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Author Topic: Garmin eTrek Vista vs. Dakota 20 vs. Oregon 450  (Read 20063 times)

Boyd

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Re: Garmin eTrek Vista vs. Dakota 20 vs. Oregon 450
« Reply #15 on: April 27, 2012, 10:37:31 AM »
Yes, you can enable the 100k topo along with a third party map, and the shaded terrain will be applied to the third party map. I had an Oregon 400t (earlier version of the 450t) and did this often myself. Downside is that it slows down GPS performance because it is drawing the hidden Garmin map along with the other map.

It should also be noted that the exact way this behaves is dependent on the third party map. Maps have a draw priority assigned by the author. Maps with a higher priority will cover up lower priority maps. So if the third party map has a lower priority, the Garmin map would cover it up. My experience has been that most third party maps will cover the Garmin map however.

All things being equal, if you want the Garmin 100k map then $35 is a good deal. Even better, the 450t has 4GB internal memory (the 100k map is almost 3GB) while the 450 only has about 1GB. So even if you don't use the Garmin map, you would get more storage space. I would only suggest that you shop around at places like Amazon and GPSCity, because I have no idea how competitive WalMart's price is on the 450 and that could tip the balance.

Boyd

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Re: Garmin eTrek Vista vs. Dakota 20 vs. Oregon 450
« Reply #16 on: April 27, 2012, 10:43:21 AM »
However, zoomed out past 800 ft the gpsfiledepot maps look confusing with squiggly lines and the shaded relief from Garmin U.S. Topo starts to be quite helpful (I'm in the Rocky Mountains area).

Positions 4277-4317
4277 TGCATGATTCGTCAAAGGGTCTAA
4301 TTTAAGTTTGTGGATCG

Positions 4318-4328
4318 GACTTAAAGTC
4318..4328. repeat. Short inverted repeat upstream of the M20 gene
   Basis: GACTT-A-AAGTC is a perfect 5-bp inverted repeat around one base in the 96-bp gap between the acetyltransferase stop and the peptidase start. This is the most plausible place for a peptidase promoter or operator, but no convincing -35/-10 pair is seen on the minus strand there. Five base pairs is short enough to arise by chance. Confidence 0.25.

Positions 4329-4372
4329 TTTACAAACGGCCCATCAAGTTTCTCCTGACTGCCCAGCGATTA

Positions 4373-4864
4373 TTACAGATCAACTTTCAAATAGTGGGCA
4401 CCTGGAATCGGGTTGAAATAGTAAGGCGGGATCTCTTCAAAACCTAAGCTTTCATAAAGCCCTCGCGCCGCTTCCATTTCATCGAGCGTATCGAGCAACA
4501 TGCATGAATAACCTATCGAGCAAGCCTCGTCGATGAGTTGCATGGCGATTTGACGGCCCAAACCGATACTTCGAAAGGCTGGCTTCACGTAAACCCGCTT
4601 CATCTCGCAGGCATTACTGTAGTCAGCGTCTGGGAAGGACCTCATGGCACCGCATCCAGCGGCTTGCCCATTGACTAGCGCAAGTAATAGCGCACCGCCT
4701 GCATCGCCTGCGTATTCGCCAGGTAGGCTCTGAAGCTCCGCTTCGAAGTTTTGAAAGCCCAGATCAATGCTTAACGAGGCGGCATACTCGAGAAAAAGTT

You really can't generalize about "the gpsfiledepot maps". They are created by many different people using different technicques. Garmin's format allows for something called "custom types" whereby an author can have a lot of control over the appearance of each object on the map.

Of course, many authors don't bother and just use the default Garmin style. And the 100k Garmin topo  just uses the default styles too (this means the map will look different on different model GPS'es, whereas custom types give a consistent look). One thing I dislike about the default style is that small roads are a grey color that tends to disappear into shaded terrain.

The behavior of shaded terrain on the basemap is different from the high(er) resolution data on the 100k topo. The basemap shading will only be applied when you zoom farther out. This is done because the shading is low resolution and would look bad when zoomed way in. The 100k map shading should appear at all zoom levels. If you get one of Garmin's 24k maps, the DEM data (shading) is even higher resolution and looks much better at closer zoom levels than the 100k.

Seldom

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Re: Garmin eTrek Vista vs. Dakota 20 vs. Oregon 450
« Reply #17 on: April 27, 2012, 01:07:53 PM »
Screen clutter can also be caused by the detail level setting on the GPSr, and by the "EndLevel" that the map author sets for various data types.  If everything is drawn at the widest zoom level then the map could be unreadable.  Both of these apply with or without the DEM Basemap being enabled. 

 

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